While a spokesman for Senate Majority Leader Harry Reid (D-NV) said his boss remains "firmly committed to getting the most robust deal possible," and during the meeting, stressed the need for an approach that is "balanced between spending and revenues, in terms of timing, specificity and dollars."

"Senator Reid believes the stakes are too high for Republicans to keep taking the easy way out, and he is committed to meeting every day until we forge a deal, however long that takes," said the spokesman.

The meeting began at 6:10 in the White House Cabinet Room with President Obama seated at the center of the table, flanked by Reid and Boehner. The dress code was appropriately casual for a sultry Sunday evening in July. No one wore ties, opting for open-collar shirts and blazers instead.

A White House pool reporter shouted, "Mr. President, can you get a deal done in 10 days?"

Obama responded: "We need to."

Follow this reporter on Twitter: @susancrabtree

Jumping off Tim Pawlenty's professed admiration for Lady Gaga's gay anthem "Born This Way," NBC's David Gregory asked the presidential candidate if he thought gays were, in fact, born into their orientation. According to Pawlenty, the answer is above his pay grade.

[TPM SLIDESHOW: Meet the 2012 GOPers: Tim Pawlenty]

Pawlenty told Gregory on Meet The Press that when it came to whether homosexuality was a choice or an innate part of a person's character, "the science in that regard is in dispute" and that it was unclear whether it was "behavioral or partly genetic."

"There's no scientific conclusion that it's genetic," he said. "We don't know that. So we don't know to what extent, you know, it's behavioral and-- that's something that's been debated by scientists for a long time. But as I understand the science, there's no current conclusion that it's genetic."

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House Speaker John Boehner is abandoning discussions with the White House on a large-scale debt deal slated to achieve $4 trillion in deficit reduction. The bone of contention is Boehner's insistence on no tax increases in the deal. Instead, Boehner said the talks should focus on reaching a smaller debt-reduction deal.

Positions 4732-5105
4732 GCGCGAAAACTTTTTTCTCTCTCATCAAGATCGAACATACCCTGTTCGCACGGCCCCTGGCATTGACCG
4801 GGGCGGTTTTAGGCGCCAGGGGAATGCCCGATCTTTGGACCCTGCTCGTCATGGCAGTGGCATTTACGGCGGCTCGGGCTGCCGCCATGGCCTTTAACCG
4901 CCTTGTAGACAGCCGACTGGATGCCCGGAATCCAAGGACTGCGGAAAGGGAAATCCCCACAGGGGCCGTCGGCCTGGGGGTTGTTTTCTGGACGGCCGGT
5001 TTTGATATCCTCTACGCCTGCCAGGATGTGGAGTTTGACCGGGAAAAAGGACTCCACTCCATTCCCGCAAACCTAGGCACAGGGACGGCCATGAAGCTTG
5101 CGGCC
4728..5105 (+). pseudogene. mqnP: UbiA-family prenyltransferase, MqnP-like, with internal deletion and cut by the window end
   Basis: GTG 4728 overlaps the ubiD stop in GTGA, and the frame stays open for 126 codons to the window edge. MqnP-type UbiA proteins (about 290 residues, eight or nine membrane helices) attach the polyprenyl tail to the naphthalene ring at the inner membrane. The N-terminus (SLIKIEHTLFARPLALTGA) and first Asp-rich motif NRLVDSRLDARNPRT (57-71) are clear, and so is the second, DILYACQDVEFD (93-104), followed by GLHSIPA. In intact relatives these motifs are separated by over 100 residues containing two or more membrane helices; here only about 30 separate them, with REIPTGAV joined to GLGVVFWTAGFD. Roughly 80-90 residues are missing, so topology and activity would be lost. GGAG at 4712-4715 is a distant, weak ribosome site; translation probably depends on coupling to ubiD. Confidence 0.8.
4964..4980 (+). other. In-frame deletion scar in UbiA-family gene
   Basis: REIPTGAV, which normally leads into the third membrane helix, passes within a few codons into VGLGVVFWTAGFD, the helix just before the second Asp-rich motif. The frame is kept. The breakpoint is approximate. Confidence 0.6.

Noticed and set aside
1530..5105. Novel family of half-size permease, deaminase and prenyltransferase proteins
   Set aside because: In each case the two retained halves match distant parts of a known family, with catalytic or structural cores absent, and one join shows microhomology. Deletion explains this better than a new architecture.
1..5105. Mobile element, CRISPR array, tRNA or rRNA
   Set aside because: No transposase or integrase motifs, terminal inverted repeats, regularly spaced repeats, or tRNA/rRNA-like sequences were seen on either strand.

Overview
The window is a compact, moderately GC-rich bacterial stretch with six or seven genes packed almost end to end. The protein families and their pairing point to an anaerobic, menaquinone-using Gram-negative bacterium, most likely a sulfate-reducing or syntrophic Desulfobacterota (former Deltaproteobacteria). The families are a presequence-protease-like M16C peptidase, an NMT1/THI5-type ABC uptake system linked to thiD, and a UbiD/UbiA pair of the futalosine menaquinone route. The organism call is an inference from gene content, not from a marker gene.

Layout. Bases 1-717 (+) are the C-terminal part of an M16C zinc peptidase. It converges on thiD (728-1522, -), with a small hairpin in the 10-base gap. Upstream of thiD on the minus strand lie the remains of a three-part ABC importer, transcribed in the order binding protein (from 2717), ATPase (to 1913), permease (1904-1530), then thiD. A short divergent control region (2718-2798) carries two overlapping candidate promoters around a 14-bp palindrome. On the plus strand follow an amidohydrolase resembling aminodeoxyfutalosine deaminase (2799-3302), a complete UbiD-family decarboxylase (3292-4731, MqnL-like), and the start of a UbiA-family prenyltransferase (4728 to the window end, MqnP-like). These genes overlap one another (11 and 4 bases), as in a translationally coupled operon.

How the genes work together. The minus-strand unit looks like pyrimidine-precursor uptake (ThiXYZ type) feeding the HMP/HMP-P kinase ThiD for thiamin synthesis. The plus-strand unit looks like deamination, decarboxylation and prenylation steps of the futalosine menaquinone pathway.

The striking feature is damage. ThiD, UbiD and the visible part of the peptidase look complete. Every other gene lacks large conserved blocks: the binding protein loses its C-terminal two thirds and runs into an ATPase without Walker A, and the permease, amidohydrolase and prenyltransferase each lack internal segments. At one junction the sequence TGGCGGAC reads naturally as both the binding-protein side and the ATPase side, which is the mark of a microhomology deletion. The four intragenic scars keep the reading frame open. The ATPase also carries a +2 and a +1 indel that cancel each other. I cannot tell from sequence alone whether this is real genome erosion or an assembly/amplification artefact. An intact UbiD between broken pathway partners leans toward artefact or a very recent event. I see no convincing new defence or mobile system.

"Despite good-faith efforts to find common ground, the White House will not pursue a bigger debt reduction agreement without tax hikes," Boehner said in the statement.

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It didn't take long for TPM readers to identify the two likeminded conservatives with whom Rep. Paul Ryan (R-WI) shared two pricey $350 bottles of Pinot Noir Wednesday night.

The two names repeatedly flooded into TPM's e-mail since our story on Ryan's big spending night first ran Friday, and we spent the next 24 hours trying to reach the pair to confirm their identities and get their side of the story.

[TPM SLIDESHOW: Hey Big Spenders: What Else Could Wealthy Candidates Buy With All That Campaign Cash?]

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Tim Pawlenty and his top staff are increasingly downplaying the importance of Iowa in interviews, a strange turn given its central importance to his campaign so far.

Pawlenty told reporters that "this week is the first time that I've campaigned in earnest in Iowa," according to the Des Moines Register despite the fact that he's been pouring huge amounts of time and resources into the state for months.

[TPM SLIDESHOW: Meet the 2012 GOPers: Tim Pawlenty]

Earlier this week, top aide Vin Weber lowered expectations for the campaign by labeling Pawlenty's rival Minnesotan Michele Bachmann the frontrunner, who has been surging in the polls.